Why we need to stay concerned by debt

Robert Carling

11 November 2020 | Spectator

Government borrowings are skyrocketing as you read this. Unfashionable though it is to worry about this, there are still some of us who do. 

Among the propositions made to dismiss these concerns is that Australia’s government debt is much lower than that of other advanced countries, so why worry? Following this logic, there is scope to borrow much more than already planned. 

As a matter of arithmetic, it is undoubtedly true that Australia has a much smaller public debt burden than the average of advanced countries; but how meaningful is this? As a justification or excuse for running up more debt, it is wearing thin. 

We cannot explain away our own fiscal vulnerabilitby pointing to the greater vulnerability of others. Comparisons with the rest of the world should not ignore the absolute levels. It was one thing to draw comfort when our debt was low or even negative (in net terms) as it was before the GFC. But such comparisons carry much less weight when we are heading for net debt of more than 50% of GDP.  

The chart below, based on IMF compilations of general government gross and net debt of its member countries, shows what has been happening and what is projected to happen in Australia and advanced countries on average 

Debt has risen in two episodes since 2007: in the GFC of 2008-09 and in the coronavirus pandemic. For example, net debt of advanced economies rose from an average of 43% of GDP in 2007 to 77% in 2012, remained around that level until 2019, and this year is estimated to rise from 77% to 96%. 

Australia was less affected by the GFC and the increase in debt in the five years from 2007 lagged other advanced countries. However, we then made up for that lag in the next seven years — so by 2019, our net debt had risen as much, compared with 2007, as the advanced country average. This is shown in the second chart, which demonstrates how the margin of average advanced country debt over Australia’s debt initially widened but by 2019 had fallen back to what it was in 2007.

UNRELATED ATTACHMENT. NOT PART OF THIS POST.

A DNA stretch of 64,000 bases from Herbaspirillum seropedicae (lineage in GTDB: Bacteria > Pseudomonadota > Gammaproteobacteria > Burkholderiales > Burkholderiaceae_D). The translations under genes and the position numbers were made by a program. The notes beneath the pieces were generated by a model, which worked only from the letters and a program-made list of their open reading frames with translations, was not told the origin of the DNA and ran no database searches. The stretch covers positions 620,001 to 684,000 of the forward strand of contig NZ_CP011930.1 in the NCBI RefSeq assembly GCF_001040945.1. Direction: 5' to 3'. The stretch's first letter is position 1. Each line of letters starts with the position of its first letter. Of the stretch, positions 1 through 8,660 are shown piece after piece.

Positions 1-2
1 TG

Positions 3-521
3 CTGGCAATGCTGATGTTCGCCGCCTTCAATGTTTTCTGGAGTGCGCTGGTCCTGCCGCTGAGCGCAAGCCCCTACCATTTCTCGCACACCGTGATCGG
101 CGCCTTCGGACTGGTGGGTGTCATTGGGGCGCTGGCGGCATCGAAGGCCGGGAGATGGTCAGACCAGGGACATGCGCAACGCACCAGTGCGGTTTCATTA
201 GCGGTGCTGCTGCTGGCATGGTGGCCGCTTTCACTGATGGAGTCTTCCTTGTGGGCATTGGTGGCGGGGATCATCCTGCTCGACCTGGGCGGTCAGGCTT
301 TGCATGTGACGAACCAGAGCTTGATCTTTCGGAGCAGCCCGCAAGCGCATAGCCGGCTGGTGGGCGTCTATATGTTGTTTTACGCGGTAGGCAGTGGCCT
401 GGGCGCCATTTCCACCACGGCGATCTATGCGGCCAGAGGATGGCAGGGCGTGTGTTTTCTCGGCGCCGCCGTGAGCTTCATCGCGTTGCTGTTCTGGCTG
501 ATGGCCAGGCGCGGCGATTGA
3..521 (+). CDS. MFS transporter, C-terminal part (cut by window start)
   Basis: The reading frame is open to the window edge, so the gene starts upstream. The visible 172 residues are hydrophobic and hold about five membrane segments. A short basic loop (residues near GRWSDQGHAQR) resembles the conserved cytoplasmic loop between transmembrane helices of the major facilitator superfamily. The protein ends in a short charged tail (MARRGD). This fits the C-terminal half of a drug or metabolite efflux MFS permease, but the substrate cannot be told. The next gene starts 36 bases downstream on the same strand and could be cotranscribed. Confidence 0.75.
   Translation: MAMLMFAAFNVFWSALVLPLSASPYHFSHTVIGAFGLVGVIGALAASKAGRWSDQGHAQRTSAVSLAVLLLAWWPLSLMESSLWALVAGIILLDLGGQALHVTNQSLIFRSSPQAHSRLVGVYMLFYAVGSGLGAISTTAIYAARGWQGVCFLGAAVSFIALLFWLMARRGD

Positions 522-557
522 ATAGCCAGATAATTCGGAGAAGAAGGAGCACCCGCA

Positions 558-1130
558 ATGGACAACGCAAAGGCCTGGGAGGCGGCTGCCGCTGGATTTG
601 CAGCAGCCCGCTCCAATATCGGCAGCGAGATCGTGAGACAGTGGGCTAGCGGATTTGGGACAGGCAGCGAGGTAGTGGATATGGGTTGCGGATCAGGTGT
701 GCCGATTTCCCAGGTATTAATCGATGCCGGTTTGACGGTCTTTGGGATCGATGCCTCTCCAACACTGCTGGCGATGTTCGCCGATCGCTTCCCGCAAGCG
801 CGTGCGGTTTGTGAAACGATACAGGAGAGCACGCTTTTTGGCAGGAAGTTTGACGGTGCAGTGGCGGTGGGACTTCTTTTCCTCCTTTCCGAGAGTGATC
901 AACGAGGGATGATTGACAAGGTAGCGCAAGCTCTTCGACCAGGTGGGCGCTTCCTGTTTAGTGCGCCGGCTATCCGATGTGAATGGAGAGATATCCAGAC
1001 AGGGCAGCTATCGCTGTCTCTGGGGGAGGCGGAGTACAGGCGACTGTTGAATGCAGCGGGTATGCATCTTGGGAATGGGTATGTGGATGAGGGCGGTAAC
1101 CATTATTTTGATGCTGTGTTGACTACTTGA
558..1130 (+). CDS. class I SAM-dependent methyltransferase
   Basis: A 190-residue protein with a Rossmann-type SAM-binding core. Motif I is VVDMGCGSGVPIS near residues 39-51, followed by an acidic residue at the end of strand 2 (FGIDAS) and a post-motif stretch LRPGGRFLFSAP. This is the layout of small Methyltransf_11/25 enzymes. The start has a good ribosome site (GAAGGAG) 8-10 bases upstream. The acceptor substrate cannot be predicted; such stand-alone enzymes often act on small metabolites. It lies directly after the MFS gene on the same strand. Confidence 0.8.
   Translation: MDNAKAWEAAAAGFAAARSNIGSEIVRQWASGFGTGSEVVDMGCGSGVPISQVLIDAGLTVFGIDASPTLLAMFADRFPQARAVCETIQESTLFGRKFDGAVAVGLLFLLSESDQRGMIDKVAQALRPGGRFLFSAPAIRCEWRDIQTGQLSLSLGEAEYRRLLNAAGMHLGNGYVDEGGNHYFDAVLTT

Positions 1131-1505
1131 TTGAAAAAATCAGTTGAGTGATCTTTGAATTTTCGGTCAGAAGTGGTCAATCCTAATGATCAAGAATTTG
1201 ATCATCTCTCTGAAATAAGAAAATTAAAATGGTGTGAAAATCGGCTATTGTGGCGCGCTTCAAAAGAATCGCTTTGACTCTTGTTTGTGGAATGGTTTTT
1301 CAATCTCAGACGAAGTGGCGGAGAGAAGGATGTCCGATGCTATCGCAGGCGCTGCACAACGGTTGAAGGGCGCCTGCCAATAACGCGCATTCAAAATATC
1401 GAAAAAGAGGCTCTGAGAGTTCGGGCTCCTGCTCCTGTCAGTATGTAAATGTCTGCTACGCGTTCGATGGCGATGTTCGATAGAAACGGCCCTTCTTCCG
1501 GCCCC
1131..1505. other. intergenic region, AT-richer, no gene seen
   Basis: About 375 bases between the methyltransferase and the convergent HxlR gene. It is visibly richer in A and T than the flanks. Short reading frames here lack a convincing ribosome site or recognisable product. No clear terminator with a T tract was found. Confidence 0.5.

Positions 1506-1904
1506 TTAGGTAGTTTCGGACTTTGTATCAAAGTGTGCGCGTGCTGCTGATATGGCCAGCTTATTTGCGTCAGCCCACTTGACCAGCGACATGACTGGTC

There are several reasons why Australia’s relative position is not as reassuring as often claimed: 

  • The margin of advantage, having peaked in 2012, is projected to shrink up to 2023. 
  • That shrinking advantage is measured against a level of debt in other countries that is itself rising dramaticallyThe proposition that we are better off than an international benchmark wears thin when the benchmark itself is shifting and we are shifting with it. 
  • This means that Australia will soon have levels of gross and net debt equivalent to the averages of advanced countries about 12 years ago.  
  • The advanced country average conceals huge variation among its constituent members. In fact, it is Japan, the US, the UK and a handful of EU countries that account for the average being so high, and compared with other countries Australia’s debt is similar or higher. 
  • It is a mistake to think that the other countries with higher debt levels than Australia have not been harmed and that this therefore shows that debt is benign. There are persuasive arguments that high public debt levels have slowed economic growth in several countries since the GFC. 
  • Moreover, it should not be assumed that Australia, as a capital importing country that needs to remain attractive as a destination for investment, has the same ability to carry public debt as other countries. 
  • It is not only public debt that matters to assessments of financial vulnerability. While Australia has lower public debt than some other advanced countries, we have extremely high household debt and substantial corporate debt 

International comparisons are just one aspect of a much wider debate on public debt. There are many reasons to be concerned about the permissive attitude to debt now apparent in economic policy circles 

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